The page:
Beyond these direct positives, CSR policies can also boost a company’s competitiveness by benefiting the firm in the following ways:

•   Stronger brand image: Corporate social responsibility policies can help create a positive image for a company, attracting consumers, employees, and other stakeholders.

•   Employee retention: Talented employees may stay with a company longer when they feel they are working for a business that has strong CSR policies. Additionally, this reputation can help attract new employees.

•   Reduced regulatory burden: A comprehensive CSR policy can help a company navigate relationships with regulatory bodies, especially as governments establish more rules around sustainability.

There are some potential drawbacks to CSR, however, that investors should be aware of as well. For one, CSR initiatives may lead to higher costs and expenses for companies, potentially impacting profitability. Some stakeholders or shareholders may also disagree with those initiatives, which may likewise have varying consequences. It’s also possible that a company professing to focus on CSR are merely playing lip-service — in other words, they’re more or less pretending to be responsible, while not doing much to follow through (“greenwashing,” for example.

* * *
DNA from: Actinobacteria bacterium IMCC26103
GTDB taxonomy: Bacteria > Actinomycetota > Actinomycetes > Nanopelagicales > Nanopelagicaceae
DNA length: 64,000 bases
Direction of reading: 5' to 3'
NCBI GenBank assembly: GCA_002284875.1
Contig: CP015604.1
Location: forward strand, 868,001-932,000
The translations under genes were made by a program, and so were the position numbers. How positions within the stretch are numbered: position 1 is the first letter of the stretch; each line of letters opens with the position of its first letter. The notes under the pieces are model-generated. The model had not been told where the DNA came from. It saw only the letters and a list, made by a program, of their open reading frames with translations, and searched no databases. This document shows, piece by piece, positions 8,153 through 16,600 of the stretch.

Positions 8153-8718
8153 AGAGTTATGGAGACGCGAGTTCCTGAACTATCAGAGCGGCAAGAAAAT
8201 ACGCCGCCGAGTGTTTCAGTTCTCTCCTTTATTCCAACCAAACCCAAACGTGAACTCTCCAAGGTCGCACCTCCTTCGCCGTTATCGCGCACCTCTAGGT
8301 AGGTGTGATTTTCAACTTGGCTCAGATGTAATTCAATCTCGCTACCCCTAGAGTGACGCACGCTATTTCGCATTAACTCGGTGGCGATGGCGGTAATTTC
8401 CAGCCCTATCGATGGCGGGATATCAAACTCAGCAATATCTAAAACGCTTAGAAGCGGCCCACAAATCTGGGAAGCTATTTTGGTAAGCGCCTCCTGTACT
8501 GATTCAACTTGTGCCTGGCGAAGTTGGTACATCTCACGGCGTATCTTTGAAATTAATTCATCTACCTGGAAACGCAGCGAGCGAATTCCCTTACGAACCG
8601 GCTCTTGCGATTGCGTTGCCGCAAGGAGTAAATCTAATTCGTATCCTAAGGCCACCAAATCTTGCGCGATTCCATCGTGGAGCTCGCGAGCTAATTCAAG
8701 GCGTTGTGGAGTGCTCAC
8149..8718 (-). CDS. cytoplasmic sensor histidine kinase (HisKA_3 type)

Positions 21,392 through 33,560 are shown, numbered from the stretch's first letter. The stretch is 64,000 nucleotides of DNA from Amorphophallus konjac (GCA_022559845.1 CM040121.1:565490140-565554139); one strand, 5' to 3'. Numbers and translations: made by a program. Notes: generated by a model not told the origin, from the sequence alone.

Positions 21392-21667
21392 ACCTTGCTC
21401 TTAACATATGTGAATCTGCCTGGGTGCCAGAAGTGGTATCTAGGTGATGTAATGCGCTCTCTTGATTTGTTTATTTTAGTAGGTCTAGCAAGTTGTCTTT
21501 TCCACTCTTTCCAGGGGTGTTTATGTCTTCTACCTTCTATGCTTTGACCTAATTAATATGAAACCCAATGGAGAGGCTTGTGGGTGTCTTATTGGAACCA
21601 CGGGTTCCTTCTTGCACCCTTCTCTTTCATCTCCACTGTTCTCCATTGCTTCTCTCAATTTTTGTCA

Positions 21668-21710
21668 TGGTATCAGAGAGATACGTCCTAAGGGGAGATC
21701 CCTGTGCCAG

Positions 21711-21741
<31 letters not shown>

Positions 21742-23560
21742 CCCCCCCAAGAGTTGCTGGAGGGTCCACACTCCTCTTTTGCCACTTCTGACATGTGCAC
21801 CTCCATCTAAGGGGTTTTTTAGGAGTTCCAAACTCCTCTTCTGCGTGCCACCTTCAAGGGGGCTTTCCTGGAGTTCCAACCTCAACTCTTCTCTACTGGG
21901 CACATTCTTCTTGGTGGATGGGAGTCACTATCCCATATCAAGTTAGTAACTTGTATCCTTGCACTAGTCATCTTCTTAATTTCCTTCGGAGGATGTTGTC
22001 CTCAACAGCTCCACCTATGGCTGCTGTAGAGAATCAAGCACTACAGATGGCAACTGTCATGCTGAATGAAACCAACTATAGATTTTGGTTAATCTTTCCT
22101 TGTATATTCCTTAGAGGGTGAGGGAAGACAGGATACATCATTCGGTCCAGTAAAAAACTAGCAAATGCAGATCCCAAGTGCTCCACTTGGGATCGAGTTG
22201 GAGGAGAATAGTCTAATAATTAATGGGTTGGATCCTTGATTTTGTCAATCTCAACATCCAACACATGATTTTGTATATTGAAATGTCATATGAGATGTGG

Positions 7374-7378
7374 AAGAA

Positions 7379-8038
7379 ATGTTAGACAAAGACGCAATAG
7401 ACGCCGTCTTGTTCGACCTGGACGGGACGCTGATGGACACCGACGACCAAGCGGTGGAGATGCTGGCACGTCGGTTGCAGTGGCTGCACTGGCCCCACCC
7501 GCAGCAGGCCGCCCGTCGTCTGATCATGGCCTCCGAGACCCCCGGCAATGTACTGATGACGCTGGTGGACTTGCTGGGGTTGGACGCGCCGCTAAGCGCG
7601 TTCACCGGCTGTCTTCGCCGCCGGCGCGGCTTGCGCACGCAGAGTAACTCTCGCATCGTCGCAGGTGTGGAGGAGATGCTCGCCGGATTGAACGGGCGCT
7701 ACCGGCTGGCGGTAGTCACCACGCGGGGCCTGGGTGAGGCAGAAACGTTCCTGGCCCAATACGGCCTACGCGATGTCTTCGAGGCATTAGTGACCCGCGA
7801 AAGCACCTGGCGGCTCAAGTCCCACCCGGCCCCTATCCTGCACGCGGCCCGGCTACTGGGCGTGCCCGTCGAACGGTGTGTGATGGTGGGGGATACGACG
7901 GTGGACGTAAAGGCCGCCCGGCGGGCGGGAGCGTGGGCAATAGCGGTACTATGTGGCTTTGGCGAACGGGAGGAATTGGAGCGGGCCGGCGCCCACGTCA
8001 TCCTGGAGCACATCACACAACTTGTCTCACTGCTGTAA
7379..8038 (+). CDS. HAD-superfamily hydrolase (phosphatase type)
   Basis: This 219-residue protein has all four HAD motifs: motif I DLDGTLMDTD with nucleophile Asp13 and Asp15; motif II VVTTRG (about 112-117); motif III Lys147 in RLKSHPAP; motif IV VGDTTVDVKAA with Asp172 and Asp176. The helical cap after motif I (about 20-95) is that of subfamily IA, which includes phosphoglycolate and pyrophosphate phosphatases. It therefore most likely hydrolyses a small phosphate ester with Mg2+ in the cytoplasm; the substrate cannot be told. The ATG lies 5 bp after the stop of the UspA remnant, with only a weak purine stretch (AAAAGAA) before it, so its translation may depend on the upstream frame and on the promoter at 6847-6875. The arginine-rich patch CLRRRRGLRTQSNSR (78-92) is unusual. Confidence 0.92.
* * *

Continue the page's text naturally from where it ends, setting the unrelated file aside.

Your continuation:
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The Takeaway

Corporate social responsibility is one of several business models companies are using to navigate a changing world. By investing in companies that support those practices, investors could have the opportunity to positively impact the world while also potentially building their nest eggs.

However, it can take a lot of work for investors to determine what companies have the best CSR policies and what companies are truly adhering to their initiatives. So if you want to invest in companies that support CSR policies, it may be best to start small rather than build a whole portfolio around CSR stocks.